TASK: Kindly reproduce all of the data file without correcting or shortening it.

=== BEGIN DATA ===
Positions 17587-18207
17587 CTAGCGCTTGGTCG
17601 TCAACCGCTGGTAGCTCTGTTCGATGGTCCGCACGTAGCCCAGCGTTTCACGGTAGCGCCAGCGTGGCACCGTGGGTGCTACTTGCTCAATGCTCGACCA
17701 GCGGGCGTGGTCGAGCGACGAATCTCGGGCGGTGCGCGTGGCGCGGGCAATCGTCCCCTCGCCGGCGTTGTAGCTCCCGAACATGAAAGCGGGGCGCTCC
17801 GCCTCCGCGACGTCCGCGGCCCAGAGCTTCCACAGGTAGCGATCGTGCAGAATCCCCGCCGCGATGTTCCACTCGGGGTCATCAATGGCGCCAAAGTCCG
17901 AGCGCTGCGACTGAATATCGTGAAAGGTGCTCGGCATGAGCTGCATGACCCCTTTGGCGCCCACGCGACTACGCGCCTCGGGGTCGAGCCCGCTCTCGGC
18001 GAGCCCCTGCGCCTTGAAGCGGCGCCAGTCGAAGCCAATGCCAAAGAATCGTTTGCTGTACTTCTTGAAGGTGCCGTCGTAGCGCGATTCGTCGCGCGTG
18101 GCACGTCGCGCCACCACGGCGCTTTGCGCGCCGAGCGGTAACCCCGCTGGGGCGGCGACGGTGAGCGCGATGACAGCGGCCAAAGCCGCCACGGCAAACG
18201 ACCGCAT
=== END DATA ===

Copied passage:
Positions 17587-18207
17587 CTAGCGCTTGGTCG
17601 TCAACCGCTGGTAGCTCTGTTCGATGGTCCGCACGTAGCCCAGCGTTTCACGGTAGCGCCAGCGTGGCACCGTGGGTGCTACTTGCTCAATGCTCGACCA
17701 GCGGGCGTGGTCGAGCGACGAATCTCGGGCGGTGCGCGTGGCGCGGGCAATCGTCCCCTCGCCGGCGTTGTAGCTCCCGAACATGAAAGCGGGGCGCTCC
17801 GCCTCCGCGACGTCCGCGGCCCAGAGCTTCCACAGGTAGCGATCGTGCAGAATCCCCGCCGCGATGTTCCACTCGGGGTCATCAATGGCGCCAAAGTCCG
17901 AGCGCTGCGACTGAATATCGTGAAAGGTGCTCGGCATGAGCTGCATGACCCCTTTGGCGCCCACGCGACTACGCGCCTCGGGGTCGAGCCCGCTCTCGGC
18001 GAGCCCCTGCGCCTTGAAGCGGCGCCAGTCGAAGCCAATGCCAAAGAATCGTTTGCTGTACTTCTTGAAGGTGCCGTCGTAGCGCGATTCGTCGCGCGTG
18101 GCACGTCGCGCCACCACGGCGCTTTGCGCGCCGAGCGGTAACCCCGCTGGGGCGGCGACGGTGAGCGCGATGACAGCGGCCAAAGCCGCCACGGCAAACG
18201 ACCGCAT